Getting Bullied at Work
Workplace bullying is surprisingly common and is a drain on company time, assets and productivity. More importantly, an employment lawyer in San Jose understands how victims of workplace bullying often suffer psychological problems and sometimes physical effects as well. Too often, the victims will silently endure the harassment or simply quit their job, but there may be other options.
Types of Bullying
A wide range of behavior can be characterized as bullying, among which includes:
- Belittling a person, especially in front of others
- Constant criticism over insignificant matters
- Name calling
- Intentionally assigning an excessive workload
- Excluding a person from normal group conversations or activities
Illegal Behavior vs. Legal Behavior
Not every situation in which an employer creates or fails to address a disruptive, harassing or hostile work environment is legally actionable. As abhorrent as these activities may be to a reasonable person with average sensitivities, they are not illegal unless they also involve some sort of discrimination or retaliation.
If a victim of bullying is a member of a legally protected class, that may be considered employment discrimination, for which there is a remedy under both federal and state law. In fact, bullies often target an individual because of their race, national origin, gender or sexual orientation.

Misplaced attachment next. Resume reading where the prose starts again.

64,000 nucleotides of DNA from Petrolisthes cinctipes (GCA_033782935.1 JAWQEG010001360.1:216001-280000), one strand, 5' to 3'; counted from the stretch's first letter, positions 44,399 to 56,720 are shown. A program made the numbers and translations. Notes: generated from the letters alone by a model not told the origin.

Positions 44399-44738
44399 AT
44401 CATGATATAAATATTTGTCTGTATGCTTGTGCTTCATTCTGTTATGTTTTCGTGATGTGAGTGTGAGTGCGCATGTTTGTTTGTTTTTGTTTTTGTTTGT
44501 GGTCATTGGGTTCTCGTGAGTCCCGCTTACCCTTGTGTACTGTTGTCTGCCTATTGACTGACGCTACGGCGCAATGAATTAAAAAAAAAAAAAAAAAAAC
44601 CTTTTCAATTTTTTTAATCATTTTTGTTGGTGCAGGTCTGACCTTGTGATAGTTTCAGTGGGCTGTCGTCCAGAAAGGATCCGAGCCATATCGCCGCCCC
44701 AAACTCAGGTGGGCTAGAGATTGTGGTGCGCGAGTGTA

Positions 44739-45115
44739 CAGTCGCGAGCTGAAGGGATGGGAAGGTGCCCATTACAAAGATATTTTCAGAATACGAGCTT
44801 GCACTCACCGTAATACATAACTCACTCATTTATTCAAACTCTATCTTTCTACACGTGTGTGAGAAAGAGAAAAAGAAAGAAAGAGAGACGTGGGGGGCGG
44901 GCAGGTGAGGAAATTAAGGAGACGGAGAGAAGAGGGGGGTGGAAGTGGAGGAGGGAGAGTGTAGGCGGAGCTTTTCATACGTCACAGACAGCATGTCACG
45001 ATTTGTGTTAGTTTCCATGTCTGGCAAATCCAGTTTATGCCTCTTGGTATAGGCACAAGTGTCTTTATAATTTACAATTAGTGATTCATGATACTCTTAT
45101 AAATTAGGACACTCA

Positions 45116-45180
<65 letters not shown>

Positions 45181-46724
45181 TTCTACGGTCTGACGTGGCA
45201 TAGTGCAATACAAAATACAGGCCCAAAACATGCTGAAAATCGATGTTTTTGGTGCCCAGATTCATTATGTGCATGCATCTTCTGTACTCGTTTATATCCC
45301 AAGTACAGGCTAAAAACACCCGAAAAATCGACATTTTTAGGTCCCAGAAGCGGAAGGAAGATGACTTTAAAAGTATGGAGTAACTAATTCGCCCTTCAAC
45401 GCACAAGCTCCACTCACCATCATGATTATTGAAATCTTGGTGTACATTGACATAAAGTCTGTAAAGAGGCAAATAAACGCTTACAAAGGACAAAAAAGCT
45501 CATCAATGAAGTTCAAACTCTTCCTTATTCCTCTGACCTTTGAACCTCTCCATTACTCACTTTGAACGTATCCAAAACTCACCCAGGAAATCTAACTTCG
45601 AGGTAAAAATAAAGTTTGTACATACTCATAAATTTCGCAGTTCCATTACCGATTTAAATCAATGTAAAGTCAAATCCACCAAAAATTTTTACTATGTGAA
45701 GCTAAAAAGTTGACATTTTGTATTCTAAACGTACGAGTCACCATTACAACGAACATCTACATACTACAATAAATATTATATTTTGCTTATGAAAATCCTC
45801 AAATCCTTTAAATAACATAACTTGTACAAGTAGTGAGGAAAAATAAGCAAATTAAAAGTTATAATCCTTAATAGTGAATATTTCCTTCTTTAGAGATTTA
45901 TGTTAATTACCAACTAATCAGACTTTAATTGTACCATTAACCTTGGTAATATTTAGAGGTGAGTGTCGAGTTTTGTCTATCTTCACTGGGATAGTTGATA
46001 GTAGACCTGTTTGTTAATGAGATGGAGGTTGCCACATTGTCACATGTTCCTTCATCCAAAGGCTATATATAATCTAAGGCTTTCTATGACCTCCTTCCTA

Similarly, if the bullying is based on trying to stop a person from engaging in a protected activity such as reporting discrimination, that may constitute a cause of action.
Reporting the Bullying
As difficult as it may be for the victim of bullying to come forth, it is important to place the employer on notice that there is a problem. Even if the bully is a supervisor or manager, the company must be given the opportunity to correct the situation. Documenting each instance of bullying can be critical if legal action is ultimately pursued.
California has recently enacted new legislation, effective January 1, 2015, that offers some hope. Employers of 50 or more workers must provide training and education to facilitate an awareness of workplace bullying just as those companies must do for sexual harassment awareness. Although this legislation does not provide a cause of action for a victim of bullying, awareness and training are steps in the right direction.
Contact an Employment Lawyer in San Jose for Legal Advice
If you have been the victim of an adverse employment action, it is important that you know that you have rights. Explore your options. Call Lori Costanzo at 408-993-8493.